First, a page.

formatting various paragraphs in output

My question might be stemming from a misunderstanding as to what scrivener does on my end.

In my understanding scrivener provides (besides all the other awesome things it does) a way of writing longer documents without caring about formatting since this is done in the end when the whole thing is compiled.

Now, If I have three different paragraphs (for example a quote in the beginning of the text which I want in Italics and possibly aligned to the right), my normal text, and block quotes (which should be indent, smaller line spacing, smaller font size), how can I formate those in three different ways upon compiling the whole document? I know about levels, preserve styling, and am in general pretty familiar with compiling (I think) — and to me it feels like the answer should be pretty easy (is it related to presets for example, i.e. can I define different styles for different presets upon compiling)? Any ideas/help? Thanks!

Someone else may post with a more detailed answer, but the simplest method that I have found is to compile to a Word document and then search for each kind of formatting and replace with an equivalent Word Style (which you can then tweak to heart’s content).

Hi nom,

thanks for your answer. I am aware of the possibility to reformat after the fact in word. However, this is what I was trying to avoid. I am looking for a way to do this in Scrivener itself…

Simple question, but I need to ask: why? Scrivener is designed for writing, not formatting, so once it gets to the stage where formatting is more important than writing isn’t it time to use a new tool? As you said in your original post

Since you went to talk about presets for compile, I naturally assumed this was the step you were asking about. Hence it seems I am missing something crucial in your question… :blush:

There are ways to use levels and the various “types” of document (folder, document, document stack) in combination to create alternate formatting based on level & type, but it requires that your structure is consistent. It also requires that you split your documents up to create those levels. For instance, if you put your quotes in the text of a folder (folders can have text just like other documents can), and then set the formatting for folder text to be right-aligned and what-have-you. The main text would be contained in the body of a document, which would be a child of the folder. Finally, you could put block quotes in their own documents, and stack them onto the main text documents; this means that your main text would be formatted by two compile settings: level 2"document stacks" and level 2 documents, where there are no block quotes to stack on them. The level 3+ documents would be your block quotes.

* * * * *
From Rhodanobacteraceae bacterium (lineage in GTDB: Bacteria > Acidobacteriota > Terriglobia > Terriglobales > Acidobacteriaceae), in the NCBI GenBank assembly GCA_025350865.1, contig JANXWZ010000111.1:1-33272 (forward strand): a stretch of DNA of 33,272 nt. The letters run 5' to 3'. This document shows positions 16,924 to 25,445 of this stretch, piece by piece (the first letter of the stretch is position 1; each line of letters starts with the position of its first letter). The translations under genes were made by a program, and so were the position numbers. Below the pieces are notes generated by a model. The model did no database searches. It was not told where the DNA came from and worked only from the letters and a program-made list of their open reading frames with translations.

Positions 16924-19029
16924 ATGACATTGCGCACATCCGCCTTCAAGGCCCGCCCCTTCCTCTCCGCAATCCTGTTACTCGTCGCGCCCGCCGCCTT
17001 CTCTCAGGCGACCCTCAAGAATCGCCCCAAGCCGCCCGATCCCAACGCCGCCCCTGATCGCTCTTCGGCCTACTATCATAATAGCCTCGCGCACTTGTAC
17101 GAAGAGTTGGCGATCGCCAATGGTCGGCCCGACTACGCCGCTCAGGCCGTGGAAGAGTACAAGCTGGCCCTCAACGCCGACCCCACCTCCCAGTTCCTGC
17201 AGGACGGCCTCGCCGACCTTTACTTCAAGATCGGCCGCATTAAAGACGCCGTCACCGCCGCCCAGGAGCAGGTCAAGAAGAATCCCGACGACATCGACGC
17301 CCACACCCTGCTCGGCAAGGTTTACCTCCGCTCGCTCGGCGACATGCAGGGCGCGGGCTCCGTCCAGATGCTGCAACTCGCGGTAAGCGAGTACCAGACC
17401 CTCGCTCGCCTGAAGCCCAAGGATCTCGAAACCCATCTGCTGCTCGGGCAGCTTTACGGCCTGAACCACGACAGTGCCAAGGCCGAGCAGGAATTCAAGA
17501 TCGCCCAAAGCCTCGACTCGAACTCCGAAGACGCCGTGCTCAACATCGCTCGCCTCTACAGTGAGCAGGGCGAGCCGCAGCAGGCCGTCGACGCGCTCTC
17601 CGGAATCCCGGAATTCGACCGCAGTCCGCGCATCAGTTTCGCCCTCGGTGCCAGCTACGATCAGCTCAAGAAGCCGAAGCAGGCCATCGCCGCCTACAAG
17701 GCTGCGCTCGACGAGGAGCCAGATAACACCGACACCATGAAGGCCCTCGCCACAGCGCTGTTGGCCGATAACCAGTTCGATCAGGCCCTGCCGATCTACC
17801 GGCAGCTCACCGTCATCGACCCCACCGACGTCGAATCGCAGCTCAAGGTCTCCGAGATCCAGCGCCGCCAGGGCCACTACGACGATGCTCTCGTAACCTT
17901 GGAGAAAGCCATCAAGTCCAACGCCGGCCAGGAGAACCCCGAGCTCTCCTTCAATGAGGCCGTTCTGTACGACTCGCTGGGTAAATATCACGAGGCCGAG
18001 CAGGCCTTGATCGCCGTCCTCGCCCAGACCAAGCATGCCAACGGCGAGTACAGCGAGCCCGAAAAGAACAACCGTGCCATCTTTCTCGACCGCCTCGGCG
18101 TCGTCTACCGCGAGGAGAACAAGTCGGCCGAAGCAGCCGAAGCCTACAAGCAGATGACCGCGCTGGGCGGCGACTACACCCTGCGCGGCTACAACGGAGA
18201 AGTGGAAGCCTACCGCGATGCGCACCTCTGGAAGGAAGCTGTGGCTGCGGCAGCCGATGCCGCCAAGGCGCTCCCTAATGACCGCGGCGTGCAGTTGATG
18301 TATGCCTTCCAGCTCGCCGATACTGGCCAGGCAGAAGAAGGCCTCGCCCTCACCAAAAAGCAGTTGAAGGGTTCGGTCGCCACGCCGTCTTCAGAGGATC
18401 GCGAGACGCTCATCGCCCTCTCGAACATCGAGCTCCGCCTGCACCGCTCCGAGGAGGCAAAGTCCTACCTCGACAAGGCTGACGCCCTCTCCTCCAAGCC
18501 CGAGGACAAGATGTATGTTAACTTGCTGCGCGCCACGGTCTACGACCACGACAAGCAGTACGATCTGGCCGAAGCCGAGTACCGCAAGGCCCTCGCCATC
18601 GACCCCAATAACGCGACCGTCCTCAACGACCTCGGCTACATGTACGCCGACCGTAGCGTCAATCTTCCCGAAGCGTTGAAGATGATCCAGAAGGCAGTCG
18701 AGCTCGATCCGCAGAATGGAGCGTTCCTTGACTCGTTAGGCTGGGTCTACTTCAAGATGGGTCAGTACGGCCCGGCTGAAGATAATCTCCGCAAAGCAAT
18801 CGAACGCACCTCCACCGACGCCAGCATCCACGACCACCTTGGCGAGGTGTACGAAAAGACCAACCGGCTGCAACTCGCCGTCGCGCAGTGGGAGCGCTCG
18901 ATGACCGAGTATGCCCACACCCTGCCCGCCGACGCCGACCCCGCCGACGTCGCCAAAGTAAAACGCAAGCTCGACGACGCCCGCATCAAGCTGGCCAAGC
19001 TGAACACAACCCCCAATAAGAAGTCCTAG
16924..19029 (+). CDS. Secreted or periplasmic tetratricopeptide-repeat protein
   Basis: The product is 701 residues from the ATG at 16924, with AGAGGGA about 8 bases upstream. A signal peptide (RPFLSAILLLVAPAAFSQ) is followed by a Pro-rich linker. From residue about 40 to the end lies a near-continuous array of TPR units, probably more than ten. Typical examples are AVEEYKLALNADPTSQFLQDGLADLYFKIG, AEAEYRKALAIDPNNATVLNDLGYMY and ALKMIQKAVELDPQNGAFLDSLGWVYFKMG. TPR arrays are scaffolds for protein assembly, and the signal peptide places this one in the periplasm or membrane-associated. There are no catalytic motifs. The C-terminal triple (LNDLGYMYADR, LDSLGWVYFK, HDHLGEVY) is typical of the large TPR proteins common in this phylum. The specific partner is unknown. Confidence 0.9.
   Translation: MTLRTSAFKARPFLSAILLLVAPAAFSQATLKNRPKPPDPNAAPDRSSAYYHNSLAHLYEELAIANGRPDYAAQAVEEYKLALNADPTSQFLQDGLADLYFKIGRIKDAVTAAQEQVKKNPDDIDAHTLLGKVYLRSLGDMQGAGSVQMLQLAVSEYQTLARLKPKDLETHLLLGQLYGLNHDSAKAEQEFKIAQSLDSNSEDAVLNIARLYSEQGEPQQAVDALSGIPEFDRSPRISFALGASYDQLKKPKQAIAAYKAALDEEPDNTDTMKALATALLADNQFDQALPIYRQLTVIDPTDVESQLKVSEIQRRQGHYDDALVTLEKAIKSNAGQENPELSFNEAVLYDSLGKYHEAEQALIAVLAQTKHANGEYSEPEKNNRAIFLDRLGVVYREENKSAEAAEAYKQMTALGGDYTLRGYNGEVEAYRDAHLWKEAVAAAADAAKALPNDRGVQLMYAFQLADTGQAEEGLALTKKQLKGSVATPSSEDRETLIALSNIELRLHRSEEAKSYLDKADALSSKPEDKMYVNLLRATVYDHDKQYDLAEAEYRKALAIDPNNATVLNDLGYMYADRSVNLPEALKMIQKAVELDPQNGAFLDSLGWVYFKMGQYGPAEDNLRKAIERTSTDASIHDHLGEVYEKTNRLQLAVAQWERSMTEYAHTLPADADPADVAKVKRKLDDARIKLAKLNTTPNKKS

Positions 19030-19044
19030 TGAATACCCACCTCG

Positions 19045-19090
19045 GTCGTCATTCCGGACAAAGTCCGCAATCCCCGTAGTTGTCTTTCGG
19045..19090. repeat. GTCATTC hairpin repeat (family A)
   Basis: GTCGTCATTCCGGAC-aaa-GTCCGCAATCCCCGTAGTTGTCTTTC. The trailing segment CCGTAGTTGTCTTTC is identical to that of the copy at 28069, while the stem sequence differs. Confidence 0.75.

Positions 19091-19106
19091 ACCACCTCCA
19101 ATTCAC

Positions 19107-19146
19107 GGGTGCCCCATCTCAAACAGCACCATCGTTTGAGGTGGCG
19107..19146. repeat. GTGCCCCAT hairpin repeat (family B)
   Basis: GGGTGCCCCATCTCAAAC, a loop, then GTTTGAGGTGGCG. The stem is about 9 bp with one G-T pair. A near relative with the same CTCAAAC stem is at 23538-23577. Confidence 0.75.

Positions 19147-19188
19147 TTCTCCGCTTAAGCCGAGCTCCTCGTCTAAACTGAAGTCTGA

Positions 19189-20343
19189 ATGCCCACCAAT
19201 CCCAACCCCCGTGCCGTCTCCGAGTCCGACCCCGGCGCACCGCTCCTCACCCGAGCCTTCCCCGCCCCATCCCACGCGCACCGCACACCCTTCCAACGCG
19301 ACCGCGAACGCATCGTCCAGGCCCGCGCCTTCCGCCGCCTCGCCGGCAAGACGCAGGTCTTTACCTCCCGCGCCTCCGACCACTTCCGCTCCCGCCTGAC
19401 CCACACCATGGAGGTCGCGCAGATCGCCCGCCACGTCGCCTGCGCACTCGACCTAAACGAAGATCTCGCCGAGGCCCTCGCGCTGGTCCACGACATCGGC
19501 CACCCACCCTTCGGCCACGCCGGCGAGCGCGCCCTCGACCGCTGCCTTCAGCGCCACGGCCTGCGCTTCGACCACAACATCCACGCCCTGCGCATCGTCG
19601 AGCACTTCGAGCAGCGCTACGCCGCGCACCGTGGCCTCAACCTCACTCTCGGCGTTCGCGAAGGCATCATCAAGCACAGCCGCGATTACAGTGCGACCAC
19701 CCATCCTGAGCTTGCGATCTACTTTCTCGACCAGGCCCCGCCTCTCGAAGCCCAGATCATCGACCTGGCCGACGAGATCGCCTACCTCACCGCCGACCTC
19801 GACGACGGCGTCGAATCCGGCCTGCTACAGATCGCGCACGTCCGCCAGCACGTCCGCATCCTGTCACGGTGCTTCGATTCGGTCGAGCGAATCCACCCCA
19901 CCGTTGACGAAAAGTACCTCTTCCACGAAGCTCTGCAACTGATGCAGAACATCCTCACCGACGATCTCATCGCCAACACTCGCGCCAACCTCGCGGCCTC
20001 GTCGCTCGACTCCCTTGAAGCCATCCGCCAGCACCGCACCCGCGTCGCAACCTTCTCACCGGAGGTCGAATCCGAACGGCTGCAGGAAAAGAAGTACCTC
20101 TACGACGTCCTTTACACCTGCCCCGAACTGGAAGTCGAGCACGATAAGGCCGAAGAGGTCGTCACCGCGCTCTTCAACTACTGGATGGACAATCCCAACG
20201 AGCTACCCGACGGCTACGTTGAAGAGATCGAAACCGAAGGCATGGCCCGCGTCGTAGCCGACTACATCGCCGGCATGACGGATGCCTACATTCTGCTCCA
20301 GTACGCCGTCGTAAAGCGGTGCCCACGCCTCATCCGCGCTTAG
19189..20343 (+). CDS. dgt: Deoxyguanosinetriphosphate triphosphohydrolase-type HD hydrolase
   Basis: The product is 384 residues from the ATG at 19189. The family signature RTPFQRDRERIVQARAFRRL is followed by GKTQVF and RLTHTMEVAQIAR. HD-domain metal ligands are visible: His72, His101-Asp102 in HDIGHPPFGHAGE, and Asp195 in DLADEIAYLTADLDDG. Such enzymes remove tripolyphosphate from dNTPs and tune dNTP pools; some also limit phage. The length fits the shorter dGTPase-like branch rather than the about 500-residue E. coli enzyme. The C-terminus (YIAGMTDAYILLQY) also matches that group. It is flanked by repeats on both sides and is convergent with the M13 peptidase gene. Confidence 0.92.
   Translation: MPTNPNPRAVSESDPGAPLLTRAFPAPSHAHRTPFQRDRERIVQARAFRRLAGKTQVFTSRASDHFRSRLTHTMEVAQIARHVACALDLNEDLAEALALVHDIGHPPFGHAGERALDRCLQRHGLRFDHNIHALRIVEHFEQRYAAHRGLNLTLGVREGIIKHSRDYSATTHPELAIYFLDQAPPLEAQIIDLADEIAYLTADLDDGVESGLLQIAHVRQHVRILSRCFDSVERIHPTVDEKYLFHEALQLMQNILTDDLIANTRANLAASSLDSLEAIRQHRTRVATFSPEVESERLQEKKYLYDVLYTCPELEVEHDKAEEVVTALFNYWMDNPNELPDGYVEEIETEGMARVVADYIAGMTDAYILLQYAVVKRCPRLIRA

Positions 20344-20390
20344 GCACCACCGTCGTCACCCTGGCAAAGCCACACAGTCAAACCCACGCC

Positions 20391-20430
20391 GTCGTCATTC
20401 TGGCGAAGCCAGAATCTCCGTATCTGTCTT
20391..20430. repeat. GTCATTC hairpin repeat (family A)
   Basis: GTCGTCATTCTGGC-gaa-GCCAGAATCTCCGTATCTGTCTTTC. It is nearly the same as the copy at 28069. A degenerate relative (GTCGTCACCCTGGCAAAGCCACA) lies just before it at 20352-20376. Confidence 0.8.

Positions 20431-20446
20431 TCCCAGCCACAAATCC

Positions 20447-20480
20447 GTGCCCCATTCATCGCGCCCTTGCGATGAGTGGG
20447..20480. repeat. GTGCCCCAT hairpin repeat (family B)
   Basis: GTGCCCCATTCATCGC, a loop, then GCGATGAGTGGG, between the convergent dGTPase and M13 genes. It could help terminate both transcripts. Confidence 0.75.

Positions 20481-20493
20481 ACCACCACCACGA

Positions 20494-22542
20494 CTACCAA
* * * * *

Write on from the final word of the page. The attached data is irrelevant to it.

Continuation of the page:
As you can see, it’s complicated, and you have to stick to a particular heirarchy, but it can be done if your organization is simple and can be manipulated to give you the output you want. Otherwise, you’ll want to do your formatting once you are done composing in Scrivener.

This raises quite an interesting point. I’d always seen Scrivener as a tool for (a) planning and (b) writing up to the point at which I would no longer need to flick back-and-forth between sections (nor, much more rarely for me, move them). Last time, once I was into the final 40k-ish of a 110k novel, I switched to Word.

However, I’m now thinking I will remain in Scrivener all the way through this one (especially if the iPad version is out within a few months). And I see there is talk in another thread of a way to allow edits to be imported back into Scrivener so that it, rather than Word, becomes the real home of the document and Word merely a temporary way to allow others to read it and the final output. With this thinking in mind, being able to do all the formatting within Scrivener makes much more sense to me.

I’m assuming the main problem is that you’re compiling a document to several different formats, and you want the particulars of the formatting for certain elements to differ slightly, to be more appropriate to that output? For example, maybe green text with a background colour for a block quote on a web page, but a more traditional block indent approach for PDF? If so, then there really isn’t much you can do along those lines right now.

Scrivener kind of assumes that special formatting features like block quotes are going to be fundamentally similar no matter what your compile target is (because fortunately, in most cases they are). You might explore the available overrides in the Formatting compile pane. Click on the “Options” button, and take a look at the bottom half. That lets you selectively choose just how much Preserve Formatting actually does. You might find a way to do fine-tune the results to your liking on a per format basis.

Robert’s idea to use the outliner to style special cases does work, though it can mean handling some separations by hand (like breaks between files) rather than automatically via the Separators pane. If you’re already used to using Scrivenings mode most of the time, it might not be too difficult to get used to. I do use this method myself for some things (slightly different problems, as I have a good solution for special paragraphs, but that’s using the MultiMarkdown engine), and I’ve never felt it to be awkward to work around.